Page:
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The London Institute for Contemporary Christianity

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Surprising Salvation | Lamentations

‘I remember my affliction and my wandering,
the bitterness and the gall.
I well remember them,
and my soul is downcast within me.
Yet this I call to mind
and therefore I have hope:
because of the LORD’s great love we are not consumed,
for his compassions never fail.
They are new every morning;
great is your faithfulness.
For no-one is cast off
by the LORD forever.
Though he brings grief, he will show compassion,
so great is his unfailing love.
For he does not willingly bring affliction
or grief to anyone.’
Lamentations 3: 19-23, 31-33

And so, we find ourselves at the mid-point of Lamentations.

If you’ve journeyed with us thus far, you’ll be familiar with the story: after countless warnings from God and his prophets to the Israelites that they must change their sinful ways and turn back to the Lord, Jerusalem has been ransacked by the Babylonians, and the people taken into exile. The city is left in ruins.

The author of Lamentations – generally believed to be the prophet Jeremiah – is writing of the city’s pain and defeat, and the depths of despair its inhabitants are experiencing. There is no doubt in his – or their – mind that this suffering is ultimately from God; an outworking of his justice: ‘I am the man who has seen affliction by the rod of the LORD’s wrath’ (3:1).

The pain of the people runs deep: ‘your wound is as deep as the sea. Who can heal you?’ (2:13) and their suffering is close to unbearable. They have reached the end of themselves. God’s justice has broken them almost beyond repair.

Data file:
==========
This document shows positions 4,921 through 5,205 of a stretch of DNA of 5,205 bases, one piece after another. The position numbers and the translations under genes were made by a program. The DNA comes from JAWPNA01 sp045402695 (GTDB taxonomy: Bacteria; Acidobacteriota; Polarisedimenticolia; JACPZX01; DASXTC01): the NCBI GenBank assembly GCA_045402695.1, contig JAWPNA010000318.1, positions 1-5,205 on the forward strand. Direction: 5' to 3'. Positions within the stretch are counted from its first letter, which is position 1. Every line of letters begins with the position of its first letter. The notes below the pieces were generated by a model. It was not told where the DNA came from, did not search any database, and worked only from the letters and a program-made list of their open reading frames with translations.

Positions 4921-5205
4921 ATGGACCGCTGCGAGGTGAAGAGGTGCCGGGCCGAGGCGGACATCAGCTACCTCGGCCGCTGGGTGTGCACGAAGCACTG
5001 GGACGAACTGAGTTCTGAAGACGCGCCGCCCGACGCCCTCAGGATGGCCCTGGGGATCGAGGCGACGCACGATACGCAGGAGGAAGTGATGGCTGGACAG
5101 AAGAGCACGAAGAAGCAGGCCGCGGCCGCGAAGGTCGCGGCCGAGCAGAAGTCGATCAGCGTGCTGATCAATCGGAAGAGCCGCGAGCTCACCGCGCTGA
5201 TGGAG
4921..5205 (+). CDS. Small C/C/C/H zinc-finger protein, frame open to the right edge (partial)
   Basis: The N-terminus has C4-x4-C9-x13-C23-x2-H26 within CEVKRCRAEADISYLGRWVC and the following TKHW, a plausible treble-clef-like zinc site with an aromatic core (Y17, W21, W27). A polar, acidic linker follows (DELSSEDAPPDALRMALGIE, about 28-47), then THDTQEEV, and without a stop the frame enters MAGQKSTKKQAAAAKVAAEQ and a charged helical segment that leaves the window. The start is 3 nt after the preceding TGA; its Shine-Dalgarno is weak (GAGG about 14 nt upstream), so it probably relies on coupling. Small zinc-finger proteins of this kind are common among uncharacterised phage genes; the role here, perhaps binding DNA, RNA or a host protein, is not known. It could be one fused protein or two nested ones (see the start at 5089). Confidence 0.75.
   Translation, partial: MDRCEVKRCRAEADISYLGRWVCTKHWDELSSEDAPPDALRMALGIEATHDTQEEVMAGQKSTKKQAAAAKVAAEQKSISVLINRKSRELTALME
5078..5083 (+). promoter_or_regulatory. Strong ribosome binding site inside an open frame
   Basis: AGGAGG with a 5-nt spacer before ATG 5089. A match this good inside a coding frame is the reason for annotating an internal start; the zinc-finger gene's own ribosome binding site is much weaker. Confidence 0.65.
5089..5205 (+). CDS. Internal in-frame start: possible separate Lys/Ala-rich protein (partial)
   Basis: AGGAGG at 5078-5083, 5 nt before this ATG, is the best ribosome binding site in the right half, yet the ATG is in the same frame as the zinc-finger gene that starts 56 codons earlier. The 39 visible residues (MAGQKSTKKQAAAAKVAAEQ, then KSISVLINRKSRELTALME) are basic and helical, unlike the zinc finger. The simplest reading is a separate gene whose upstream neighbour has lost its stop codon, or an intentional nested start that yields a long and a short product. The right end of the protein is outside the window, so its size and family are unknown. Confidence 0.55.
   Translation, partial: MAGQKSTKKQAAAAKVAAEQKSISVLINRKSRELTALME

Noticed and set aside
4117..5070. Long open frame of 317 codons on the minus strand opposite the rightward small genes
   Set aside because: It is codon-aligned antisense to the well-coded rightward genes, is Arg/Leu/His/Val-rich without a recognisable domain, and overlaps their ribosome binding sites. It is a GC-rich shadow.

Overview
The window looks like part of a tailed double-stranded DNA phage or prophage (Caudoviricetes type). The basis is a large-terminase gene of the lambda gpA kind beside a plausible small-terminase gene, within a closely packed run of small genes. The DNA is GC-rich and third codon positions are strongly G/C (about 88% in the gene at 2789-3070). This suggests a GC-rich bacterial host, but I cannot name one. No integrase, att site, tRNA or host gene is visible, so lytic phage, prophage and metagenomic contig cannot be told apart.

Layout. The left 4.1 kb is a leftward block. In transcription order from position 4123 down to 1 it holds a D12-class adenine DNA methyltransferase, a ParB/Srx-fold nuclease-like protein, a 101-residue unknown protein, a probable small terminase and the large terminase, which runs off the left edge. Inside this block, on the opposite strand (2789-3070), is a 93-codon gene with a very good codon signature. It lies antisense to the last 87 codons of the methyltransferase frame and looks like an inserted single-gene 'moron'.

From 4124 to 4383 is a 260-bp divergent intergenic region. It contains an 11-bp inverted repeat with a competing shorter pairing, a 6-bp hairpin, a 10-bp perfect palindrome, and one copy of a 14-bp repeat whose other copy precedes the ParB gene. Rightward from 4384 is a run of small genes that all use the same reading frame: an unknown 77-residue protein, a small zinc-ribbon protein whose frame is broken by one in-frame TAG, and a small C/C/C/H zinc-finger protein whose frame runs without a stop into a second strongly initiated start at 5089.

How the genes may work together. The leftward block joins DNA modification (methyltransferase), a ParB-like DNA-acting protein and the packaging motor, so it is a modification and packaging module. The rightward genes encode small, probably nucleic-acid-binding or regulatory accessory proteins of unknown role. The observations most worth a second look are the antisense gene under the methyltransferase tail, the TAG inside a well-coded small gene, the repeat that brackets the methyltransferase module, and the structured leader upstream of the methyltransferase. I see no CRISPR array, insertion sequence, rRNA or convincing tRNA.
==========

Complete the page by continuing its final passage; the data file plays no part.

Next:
And yet.

And yet, this extract from chapter 3 brings us a seemingly contradictory revelation: if hardship is part of God’s justice, then hope is possible. For if God is consistent with justice, he will be consistent in his promise of covenant rescue. As the poet focusses on God’s part in the suffering: ‘he has driven me away and made me walk in darkness rather than light’ (3:2), hope appears.

The Lord’s consistency of character, his faithfulness to his word – shown most recently in the painful outworking of his justice – mean that the poet can still have faith in his kindness, mercy, and faithfulness. God has been faithful before, and he will continue to be so.

‘Though he brings grief, he will show compassion, so great is his unfailing love’. The surprising salvation of the Lord dawns.

And so it is here, in the depths of Lamentations’ despair, that we can pause for a moment, draw breath, and hope.

Wherever you find yourself this Lent, whether in the depths of despair or at the height of rejoicing, may you discover hope in the unexpected places, and be surprised once again by the salvation of the Lord. For he is just and merciful, faithful and true, and his compassions never fail.

‘Though he brings grief, he will show compassion, so great is his unfailing love.’

Nell Goddard


Broken Covenant | Lamentations (4/6)

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Nell Goddard

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